Frequently 1965 book, Going to Meet the

Frequently anthologized, James Baldwin's "Sonny's Blues" tells the story of two brothers who come to understand each other.

More specifically, it highlights, through its two main characters, the two sides of the African-American experience. The narrator has assimilated into white society as much as possible but still feels the pain of institutional racism and the limits placed upon his opportunity. Conversely, Sonny has never tried to assimilate and must find an outlet for the deep pain and suffering that his status as permanent outsider confers upon him. Sonny channels his suffering into music, especially bebop jazz and the blues, forms developed by African-American musicians. "Sonny's Blues" was first published in 1957 and was collected in Baldwin's 1965 book, Going to Meet the Man.

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The story also has biblical implications. Baldwin became a street preacher early in his life, and religious themes appear throughout his writings. In "Sonny's Blues," Baldwin uses the image from the book of Isaiah of the "cup of trembling" to symbolize the suffering and trouble that Sonny has experienced in his life.

At the end of the story, while Sonny is playing the piano, Sonny's brother watches a barmaid bring a glass of Scotch and milk to the piano, which "glowed and shook above my brother's head like the very cup of trembling." As Sonny plays, the cup reminds his brother of all of the suffering that both he and Sonny have endured. His brother finally understands that it is through music that Sonny is able to turn his suffering into something worthwhile. Sonny's Blues"James Baldwin's "Sonny's Blues" is told from the viewpoint of the title character's brother, a schoolteacher, who lives a much different life than Sonny himself. As the story opens, the unnamed teacher has just learned that his younger brother has been arrested for possession and sale of heroin: "It was not to be believed and I kept telling myself that, as I walked from the subway station to the high school.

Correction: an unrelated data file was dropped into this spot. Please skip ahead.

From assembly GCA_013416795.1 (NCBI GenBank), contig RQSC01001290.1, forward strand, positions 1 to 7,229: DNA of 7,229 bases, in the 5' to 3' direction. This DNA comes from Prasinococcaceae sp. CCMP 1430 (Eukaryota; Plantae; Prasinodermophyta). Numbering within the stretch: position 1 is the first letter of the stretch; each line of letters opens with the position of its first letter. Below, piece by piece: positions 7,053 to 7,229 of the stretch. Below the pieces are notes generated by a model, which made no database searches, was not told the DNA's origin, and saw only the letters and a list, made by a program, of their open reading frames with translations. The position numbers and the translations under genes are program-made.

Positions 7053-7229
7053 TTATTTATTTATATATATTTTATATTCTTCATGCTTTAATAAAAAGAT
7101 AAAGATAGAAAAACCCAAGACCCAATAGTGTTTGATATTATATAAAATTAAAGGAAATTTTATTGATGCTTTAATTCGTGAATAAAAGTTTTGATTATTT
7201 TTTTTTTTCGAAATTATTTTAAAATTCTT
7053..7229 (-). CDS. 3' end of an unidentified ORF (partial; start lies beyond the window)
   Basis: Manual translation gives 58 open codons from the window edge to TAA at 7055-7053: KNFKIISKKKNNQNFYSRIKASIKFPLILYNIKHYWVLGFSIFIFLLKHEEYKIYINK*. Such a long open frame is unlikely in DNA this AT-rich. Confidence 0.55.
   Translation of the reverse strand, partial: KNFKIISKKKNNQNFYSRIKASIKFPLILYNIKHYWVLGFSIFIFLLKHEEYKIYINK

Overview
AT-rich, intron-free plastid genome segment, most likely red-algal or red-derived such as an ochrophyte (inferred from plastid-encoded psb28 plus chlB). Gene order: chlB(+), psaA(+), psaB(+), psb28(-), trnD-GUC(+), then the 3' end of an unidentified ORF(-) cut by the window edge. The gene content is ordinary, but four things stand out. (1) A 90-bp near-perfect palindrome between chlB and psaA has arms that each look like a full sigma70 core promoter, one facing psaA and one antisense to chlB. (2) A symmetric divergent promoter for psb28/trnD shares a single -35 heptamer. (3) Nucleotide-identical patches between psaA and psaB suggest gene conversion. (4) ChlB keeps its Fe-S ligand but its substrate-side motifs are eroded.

And at the same time I couldn't doubt it. I was scared, scared for Sonny. He became real to me again. A great block of ice got settled in my belly and kept melting there slowly all day long, while I taught my classes algebra. It was a special kind of ice. It kept melting, sending trickles of ice water all up and down my veins, but it never got less. Sometimes it hardened and seemed to expand until I felt my guts were going to come spilling out or that I was going to choke or scream.

This would always be at a moment when I was remembering some specific thing Sonny had said or done."What is remarkable about that passage is the way Baldwin is able to describe a feeling we have all had when we've been extremely upset for a protracted period of time. The "ice", of course, is nature's attempts to numb the terrible shock and pain of learning about Sonny's arrest, and the fear that the narrator feels for his brother's future. The feeling of the ice melting and trickling through his veins is similar to the sensation of goosebumps, or having a chill run up one's spine.

The fact that the narrator has to continue to teach his classes despite being in the most intense emotional anguish intensifies the symptoms he experiences internally.Ice is seldom mentioned in the remainder of the story; but it is still there, if only in its absence. The narrator tells us that after he finishes teaching his classes for that day "my clothes were wet — I may have looked as though I'd been sitting in a steam bath, all afternoon." Just as all his distress about Sonny is locked inside him (in the form of "ice") so that he can continue to stand in front of the class and teach, his "warmth" is all on the outside, and manifests itself in the form of sweat. Because he cannot deal with Sonny's pain — because he doesn't want pain like that to become a part of his life — the narrator does not write to Sonny in prison until he has experienced a loss of his own. The narrator's little girl dies of polio, and at that point he reaches out to the only person who might be able to understand that kind of anguish — Sonny.When he gets Sonny back home, he momentarily feels "that icy dread again" as he watches his brother for signs of drug addiction, hating himself for being so suspicious but unable to prevent it.

The narrator recaps the story of Sonny's life — how their parents had died when Sonny was a teenager, and how Sonny decided to become a jazz pianist, practicing at the piano at the narrator's inlaws' house as he were "playing for his life" — which he was.Baldwin implies that Sonny got addicted to heroin.

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